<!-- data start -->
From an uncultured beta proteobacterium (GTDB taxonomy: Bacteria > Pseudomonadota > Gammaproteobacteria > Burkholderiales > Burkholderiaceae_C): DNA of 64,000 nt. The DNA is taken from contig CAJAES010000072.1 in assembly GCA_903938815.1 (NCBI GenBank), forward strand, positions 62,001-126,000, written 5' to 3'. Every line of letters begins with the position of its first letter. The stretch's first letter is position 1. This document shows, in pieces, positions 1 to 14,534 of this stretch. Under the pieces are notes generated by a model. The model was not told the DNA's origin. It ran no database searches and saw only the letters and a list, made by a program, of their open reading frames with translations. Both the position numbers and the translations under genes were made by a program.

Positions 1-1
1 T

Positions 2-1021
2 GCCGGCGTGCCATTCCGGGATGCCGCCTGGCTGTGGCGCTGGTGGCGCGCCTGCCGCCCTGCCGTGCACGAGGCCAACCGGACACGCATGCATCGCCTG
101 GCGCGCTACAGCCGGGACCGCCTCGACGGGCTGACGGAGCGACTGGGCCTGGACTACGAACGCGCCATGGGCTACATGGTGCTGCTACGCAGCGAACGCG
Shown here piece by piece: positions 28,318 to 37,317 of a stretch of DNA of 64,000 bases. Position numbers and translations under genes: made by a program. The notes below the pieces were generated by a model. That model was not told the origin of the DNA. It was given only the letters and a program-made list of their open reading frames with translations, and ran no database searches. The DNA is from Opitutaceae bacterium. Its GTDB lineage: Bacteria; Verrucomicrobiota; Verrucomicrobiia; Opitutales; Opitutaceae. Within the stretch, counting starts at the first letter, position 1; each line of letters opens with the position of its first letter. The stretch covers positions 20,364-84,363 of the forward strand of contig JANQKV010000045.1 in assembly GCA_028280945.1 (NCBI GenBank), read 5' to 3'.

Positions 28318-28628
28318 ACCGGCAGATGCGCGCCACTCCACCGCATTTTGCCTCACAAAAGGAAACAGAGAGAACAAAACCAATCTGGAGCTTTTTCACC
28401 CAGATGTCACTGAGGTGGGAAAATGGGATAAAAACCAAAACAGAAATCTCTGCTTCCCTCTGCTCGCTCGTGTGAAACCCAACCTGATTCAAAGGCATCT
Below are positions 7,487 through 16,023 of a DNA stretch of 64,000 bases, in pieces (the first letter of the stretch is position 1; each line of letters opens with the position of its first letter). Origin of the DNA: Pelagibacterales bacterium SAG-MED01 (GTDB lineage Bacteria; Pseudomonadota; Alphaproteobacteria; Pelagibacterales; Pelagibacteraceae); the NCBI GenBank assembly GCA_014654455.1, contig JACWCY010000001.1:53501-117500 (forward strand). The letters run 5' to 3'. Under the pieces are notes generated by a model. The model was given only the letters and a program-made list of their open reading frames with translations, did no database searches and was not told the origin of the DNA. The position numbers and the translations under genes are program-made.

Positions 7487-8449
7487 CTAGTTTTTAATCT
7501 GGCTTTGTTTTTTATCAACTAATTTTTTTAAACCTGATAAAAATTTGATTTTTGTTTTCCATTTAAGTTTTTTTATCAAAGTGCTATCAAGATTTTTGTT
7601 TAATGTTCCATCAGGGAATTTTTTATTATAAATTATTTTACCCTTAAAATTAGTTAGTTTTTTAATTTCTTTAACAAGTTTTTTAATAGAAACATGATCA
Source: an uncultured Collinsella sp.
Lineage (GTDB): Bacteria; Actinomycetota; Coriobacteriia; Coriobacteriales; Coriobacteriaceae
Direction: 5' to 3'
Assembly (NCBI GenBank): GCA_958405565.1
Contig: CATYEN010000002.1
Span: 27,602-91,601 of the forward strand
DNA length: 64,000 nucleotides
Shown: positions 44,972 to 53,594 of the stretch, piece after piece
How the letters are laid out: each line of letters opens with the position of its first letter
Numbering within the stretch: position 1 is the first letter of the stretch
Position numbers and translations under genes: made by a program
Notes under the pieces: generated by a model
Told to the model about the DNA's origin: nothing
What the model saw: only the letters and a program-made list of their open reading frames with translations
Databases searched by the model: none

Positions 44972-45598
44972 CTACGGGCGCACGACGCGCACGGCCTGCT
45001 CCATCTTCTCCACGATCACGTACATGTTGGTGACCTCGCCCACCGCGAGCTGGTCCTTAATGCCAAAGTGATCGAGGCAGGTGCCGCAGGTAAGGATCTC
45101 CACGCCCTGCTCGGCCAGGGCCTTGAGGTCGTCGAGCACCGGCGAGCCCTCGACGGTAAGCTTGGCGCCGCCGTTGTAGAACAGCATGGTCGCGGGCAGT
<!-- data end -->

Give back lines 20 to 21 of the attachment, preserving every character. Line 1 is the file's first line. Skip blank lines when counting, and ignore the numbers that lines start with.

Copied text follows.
Contig: CATYEN010000002.1
Span: 27,602-91,601 of the forward strand